Patrick, The difference is HUGELY significant! I think what is being reiterated here in many of the posts is the is concept behind contraception. The principle lies not only in the factual situation of the presence or absence of chemicals but I think the more important repercussion, and the reason that it is part of our Faith, lies in the spiritual and emotional affect our choices and attitudes on procreation have on our relationships. Both for the currently married and for those who are single. Although I understand Michael’s point of view, I strongly disagree with it! This is exactly when he, and anyone not currently married, should start thinking about these things. Especially as a woman, following the Creighton System now, although I am not married, is an extremely important part of self-empowerment, knowing my body, and knowing that when I am married (I hope!) I will have confidence in a system that will allow me to nurture intimacy with my husband that goes deeper than the physical act itself and take control over achieving or avoiding pregnancy.

    The design of our bodies is a map, a key, to the design God has for the way we live out our physical expression of love in the flesh. This is why it takes sensitivity and practice to listen and gain awareness of the body’s natural cycle of fertility. The actual moment of ovulation is concealed but there are very clear signs (sorry, no pun intended again) about when this is happening. We have to develop these listening skills to our bodies just like we develop our listening skills to God through prayer–and trust that a new life will come when the time is right. I think it is reasonable to imagine that God would condone the use of listening and awareness in order to plan a family. I think the most important thing about the procreative act is that there is always an element of possibility, there is always at least a chance that a new life may occur, and that the couple isn’t actively using chemicals to alter God’s design or dance too closely to the line of actually killing a new life in the process of implantation.

    If reading this material is cause for distress perhaps it is a sign that you are looking at the glass as half empty. Although I, too, would love to be married and practicing my NFP skills, I take each month as a preparation, a process, acknowledging the miracle of design, the days when I know I am fertile, and the days when I know I am not. I know this waiting will make me appreciate and never take for granted the gift of having a partner and I put all of my energy into the hope of that happening one day. The power of positive thinking! Happiness is not always circumstantial–it can also be synthetic–you can choose to be happy, even as a single person. As long as you think of single as an empty state, it will be.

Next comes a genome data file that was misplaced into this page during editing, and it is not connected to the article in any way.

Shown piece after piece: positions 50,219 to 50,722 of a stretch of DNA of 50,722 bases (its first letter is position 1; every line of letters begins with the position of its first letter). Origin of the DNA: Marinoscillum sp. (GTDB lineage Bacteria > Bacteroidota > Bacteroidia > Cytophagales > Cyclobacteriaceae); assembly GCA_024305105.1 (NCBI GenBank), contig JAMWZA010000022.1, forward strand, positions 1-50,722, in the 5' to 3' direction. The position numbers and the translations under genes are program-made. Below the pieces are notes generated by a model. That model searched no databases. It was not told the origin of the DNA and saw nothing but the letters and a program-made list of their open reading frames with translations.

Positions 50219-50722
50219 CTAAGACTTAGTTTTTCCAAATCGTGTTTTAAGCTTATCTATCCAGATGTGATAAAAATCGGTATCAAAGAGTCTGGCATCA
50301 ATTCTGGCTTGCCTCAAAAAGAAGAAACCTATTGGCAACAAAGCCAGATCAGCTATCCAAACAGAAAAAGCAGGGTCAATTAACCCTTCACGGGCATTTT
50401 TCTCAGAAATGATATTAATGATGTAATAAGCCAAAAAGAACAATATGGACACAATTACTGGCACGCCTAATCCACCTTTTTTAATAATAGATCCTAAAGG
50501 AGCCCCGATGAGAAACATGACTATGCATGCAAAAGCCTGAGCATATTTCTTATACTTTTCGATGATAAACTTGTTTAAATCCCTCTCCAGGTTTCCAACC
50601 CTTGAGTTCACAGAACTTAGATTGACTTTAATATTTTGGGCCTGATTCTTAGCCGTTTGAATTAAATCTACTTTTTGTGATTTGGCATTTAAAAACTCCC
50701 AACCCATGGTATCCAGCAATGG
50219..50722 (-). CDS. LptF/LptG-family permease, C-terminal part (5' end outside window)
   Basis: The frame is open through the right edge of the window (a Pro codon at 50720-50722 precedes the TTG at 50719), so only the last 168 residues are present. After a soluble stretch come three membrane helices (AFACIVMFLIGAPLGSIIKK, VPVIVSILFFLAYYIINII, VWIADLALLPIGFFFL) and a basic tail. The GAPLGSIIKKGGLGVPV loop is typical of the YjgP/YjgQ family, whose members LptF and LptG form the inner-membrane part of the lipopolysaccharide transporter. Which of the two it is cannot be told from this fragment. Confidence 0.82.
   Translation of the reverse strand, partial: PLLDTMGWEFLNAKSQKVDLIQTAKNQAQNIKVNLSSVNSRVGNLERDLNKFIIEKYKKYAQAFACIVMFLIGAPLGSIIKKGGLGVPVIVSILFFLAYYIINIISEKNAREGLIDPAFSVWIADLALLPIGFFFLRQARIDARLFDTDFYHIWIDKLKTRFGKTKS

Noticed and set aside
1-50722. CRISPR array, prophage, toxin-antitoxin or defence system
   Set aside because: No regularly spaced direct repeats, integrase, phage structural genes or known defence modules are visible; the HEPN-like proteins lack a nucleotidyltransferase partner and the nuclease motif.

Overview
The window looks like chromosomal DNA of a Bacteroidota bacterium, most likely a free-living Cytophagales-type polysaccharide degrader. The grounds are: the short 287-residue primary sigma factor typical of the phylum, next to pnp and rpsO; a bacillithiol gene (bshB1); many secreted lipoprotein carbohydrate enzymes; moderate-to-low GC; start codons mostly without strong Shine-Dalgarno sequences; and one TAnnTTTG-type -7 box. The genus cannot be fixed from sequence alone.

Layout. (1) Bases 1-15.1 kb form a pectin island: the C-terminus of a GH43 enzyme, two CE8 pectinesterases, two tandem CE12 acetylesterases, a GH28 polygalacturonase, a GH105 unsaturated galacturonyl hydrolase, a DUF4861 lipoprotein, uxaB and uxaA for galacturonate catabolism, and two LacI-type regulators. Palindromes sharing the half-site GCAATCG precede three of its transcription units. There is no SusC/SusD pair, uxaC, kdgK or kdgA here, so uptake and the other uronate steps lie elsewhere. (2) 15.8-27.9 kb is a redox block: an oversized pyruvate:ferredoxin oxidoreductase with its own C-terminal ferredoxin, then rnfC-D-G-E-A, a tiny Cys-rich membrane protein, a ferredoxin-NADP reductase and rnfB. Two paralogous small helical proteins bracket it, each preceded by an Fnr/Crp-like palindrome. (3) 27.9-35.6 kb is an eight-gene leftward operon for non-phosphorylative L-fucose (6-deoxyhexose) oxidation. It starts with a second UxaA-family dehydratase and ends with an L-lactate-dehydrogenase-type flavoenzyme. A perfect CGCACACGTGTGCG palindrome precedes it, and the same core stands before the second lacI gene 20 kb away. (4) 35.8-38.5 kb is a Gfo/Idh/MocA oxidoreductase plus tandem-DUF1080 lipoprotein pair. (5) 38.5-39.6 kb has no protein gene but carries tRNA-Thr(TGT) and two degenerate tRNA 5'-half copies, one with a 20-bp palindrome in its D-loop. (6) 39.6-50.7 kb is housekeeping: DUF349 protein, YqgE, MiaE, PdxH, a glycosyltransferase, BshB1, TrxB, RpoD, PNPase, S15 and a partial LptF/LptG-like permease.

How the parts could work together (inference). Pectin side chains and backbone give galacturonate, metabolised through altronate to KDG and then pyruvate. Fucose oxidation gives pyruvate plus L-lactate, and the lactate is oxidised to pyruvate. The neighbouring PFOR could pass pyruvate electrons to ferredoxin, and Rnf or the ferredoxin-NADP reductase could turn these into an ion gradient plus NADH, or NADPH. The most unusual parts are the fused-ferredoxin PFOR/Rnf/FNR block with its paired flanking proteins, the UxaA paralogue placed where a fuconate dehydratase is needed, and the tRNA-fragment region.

Of course I do not know your situation, but my point is that it’s up to you to choose! All the best.

    • Michael-780154 April 23, 2013 Reply

      Thank you for your post, Renate, Andrea, and Patrick. Just tough to deal with this issue that is so far away from anything even remotely applicable to my current life. Is the topic interesting to me? Yes. But still is painful to read about/consider as I don’t see my individual circumstances changing in the very near future. Maybe sometime later this year… but still awaiting court of second instance decision and have no leads on a lady friend assuming the second court decision backs up the first. 🙂

  6. Patrick-341178 April 23, 2013 Reply

    I understand where you are coming from. Although I think these articles have some value, I can appreciate your feelings. I personally get enjoyment to some extent about these articles as the rule of acceptable behavior among singles are so cut and dry. I have been to some Theology of the Body lectures and stopped going to them as they really did nothing for me as a single man. For those singles that do get value of TOB, congrats.

    As for NFP, I think married couples that do use it should be praised as it is so much easier to use artificial means in this day and age. However, (and all of you can read much more about this in a forum on this topic that I believe is still going), I sometimes feel that NFP is a convienent loophole that married catholic couples can abuse. Nowhere in this article and the previous article did this author discuss the condition that NFP is only supposed to be used for “grave” reasons. She seems to feel that catholic couples can using NFP to avoid pregnancy is on the same moral playing field as those that use it try to obtain pregnancy. Yes, in some cases that is true, but many times shouldn’t the goal to be fruitful and multiply rather than have, what in many ways amounts to quasi-recreational sex.